Your speculations about potential discrimination don't match up with my actual experience. Anyway, feel free to offer your own answer to this question. That's about how long it was for a friend of mine. Below are a few options I have thought of that you could use if you are asked: Full disclosure Tell your inteviewer that you were suffering depression and unable to work.
Partial disclosure, medical reasons Pretty much the same as above, except don't state your specific condition.
Partial disclosure, freelancing As you've already said, you might just say you were freelancing. Recommendations If your main interest is getting a job to get back into the work force, I do not believe any single answer here is the "best" to use in all circumstances. Plus one for mentioning age. Gaps in employment matter less when you still have more work experience than the vast majority of your peers.
But how do they know I'm a peer? I mean, they can't see my age in my resume or cover letter, and I look much older than I am. He notes 2 years experience and no degree Some places won't even consider hiring the OP without a college degree; others will prefer the work experience. Steven While you say you can't explicitly state your age, you can get it across in loads of other ways, there must be dates in your resume from when you were at school etc.
Your cover letter should serve as a primer for your functional resume. It should emphasize your strengths. The fact is that hiring managers really only care about how your abilities and character can benefit their companies. Before even attempting to use your cover letter to explain work gaps, be sure that you understand what your cover letter is designed to accomplish. With that in mind, try to de-emphasize small gaps, and quickly explain larger periods away from the workplace.
How you do that will likely depend upon the reason for the gap, and what you accomplished in your time off. Here are two examples of the types of explanations that might be useful for your unique situation. In this situation you should mention the that you took time off to care for a child but also mention something productive you did that would help your career.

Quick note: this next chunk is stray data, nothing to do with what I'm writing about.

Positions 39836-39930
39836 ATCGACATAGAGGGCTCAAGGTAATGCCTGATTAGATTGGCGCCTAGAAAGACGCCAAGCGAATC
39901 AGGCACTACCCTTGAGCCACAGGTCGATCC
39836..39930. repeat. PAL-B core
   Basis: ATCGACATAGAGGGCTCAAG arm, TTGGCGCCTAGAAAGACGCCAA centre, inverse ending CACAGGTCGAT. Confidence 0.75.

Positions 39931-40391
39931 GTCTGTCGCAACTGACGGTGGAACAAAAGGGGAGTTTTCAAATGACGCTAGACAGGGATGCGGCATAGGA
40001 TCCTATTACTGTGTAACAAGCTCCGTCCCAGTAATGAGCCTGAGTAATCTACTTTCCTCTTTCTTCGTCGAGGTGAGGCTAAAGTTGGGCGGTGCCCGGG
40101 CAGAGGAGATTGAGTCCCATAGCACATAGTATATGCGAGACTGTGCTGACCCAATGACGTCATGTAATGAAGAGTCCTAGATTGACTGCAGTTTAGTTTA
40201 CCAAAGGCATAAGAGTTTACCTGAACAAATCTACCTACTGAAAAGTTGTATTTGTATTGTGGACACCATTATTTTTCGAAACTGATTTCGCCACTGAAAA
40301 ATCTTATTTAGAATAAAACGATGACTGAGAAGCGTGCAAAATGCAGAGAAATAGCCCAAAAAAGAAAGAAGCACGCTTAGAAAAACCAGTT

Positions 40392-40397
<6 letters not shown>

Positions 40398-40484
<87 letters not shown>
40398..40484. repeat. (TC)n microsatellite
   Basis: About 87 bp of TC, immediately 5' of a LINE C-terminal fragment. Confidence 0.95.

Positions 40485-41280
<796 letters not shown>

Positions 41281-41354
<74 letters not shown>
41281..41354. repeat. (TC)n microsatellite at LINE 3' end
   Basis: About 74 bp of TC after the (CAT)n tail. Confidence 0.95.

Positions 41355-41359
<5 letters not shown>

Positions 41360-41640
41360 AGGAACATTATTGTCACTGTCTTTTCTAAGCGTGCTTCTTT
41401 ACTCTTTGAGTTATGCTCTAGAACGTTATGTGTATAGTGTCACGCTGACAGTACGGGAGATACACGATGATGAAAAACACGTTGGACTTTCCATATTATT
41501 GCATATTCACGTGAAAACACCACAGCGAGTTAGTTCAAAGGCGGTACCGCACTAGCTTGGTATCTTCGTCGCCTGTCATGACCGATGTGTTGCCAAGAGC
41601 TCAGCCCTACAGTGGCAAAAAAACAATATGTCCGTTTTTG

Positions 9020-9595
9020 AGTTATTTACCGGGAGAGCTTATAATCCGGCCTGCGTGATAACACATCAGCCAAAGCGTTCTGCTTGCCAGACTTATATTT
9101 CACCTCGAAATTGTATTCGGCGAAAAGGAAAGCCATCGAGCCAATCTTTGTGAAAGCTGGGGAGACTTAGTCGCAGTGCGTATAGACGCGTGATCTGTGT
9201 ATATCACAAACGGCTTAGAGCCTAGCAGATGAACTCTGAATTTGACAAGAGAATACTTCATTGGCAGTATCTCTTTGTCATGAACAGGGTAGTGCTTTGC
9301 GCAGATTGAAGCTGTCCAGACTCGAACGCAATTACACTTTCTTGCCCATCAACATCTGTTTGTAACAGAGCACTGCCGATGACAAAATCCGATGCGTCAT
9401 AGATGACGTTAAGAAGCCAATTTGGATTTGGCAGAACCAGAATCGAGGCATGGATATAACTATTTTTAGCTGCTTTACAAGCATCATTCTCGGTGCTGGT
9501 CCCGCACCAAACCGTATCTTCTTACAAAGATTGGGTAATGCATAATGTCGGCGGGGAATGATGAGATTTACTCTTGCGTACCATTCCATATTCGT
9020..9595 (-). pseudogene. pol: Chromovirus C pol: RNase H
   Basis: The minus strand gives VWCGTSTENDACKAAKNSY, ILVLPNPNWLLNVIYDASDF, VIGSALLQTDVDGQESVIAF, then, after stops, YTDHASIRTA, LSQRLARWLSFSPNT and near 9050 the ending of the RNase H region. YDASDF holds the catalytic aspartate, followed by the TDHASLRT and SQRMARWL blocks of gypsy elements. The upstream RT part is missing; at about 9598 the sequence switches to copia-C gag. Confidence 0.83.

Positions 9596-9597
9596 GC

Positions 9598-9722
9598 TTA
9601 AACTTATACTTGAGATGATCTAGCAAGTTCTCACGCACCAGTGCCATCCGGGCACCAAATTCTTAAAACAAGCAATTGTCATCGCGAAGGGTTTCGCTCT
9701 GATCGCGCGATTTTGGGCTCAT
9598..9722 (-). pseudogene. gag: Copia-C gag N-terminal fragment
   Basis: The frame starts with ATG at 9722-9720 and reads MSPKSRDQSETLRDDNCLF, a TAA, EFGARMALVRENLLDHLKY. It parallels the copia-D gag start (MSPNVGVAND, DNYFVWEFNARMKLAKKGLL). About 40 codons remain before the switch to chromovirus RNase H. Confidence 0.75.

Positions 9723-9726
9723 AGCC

This could be taking additional courses or studying a relevant subject. You can even add relevant interests and activities from your time off. Here are some more useful cover letter tips for maternity leave.
We wrote a good post here on how to deal with employments gaps on your resume due to a disability. Many ask how to deal with gaps on their resume regarding depression.
Just mention that you were dealing with an illness. You should be cognizant of the need to deal with work gaps, but not to the point where it paralyzes you and prevents you from focusing on the skills and positive attributes you bring to the table.
While companies of the past once hired and retained employees for life, that is a far less common occurrence today. Most workers today have career paths that include a variety of different jobs.
Still, there is a need to explain frequent gaps, and gaps that last for more than a few months. Explain them in a confident manner, and then get on with the more important task of selling your skill set to that employer! Good luck with your job search. Zipjob offers professional resume services that are guaranteed to land you more interviews.
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Disability-related employment gaps. How should you handle employment gaps caused by medical-related absences? "If there's a big gap (two or more years), it helps to have a filler," suggests Klare. But Klare advises against disclosing your disability on the resume or cover letter as the reason for the gap. "There are many ways to fill gaps," he says.
The Best Resume Format For Employment Gaps One of the best ways to deal with employment gaps is to make sure that you use the right resume format. In instances where you have a number of gaps, the functional resume is ideal. If you explain these gaps up front, an employer may be less likely to dismiss your resume. Disability- or health-related gaps, are best explained during an interview to reduce the possibility of discrimination or needless concern by an employer about your ability to return to work.
Candidates' resumes should reflect coursework in areas like rehabilitation therapy, occupational therapy, or special education. For more information on what it takes to be a Disability Support Worker, check out our complete Disability Support Worker Job Description. The sample resume shown below is a targeted resume for an experienced professional with a five-year unemployment gap who is seeking a project manager position. By carefully targeting resumes for specific jobs and situations, you can greatly improve your chances of getting noticed in the job market.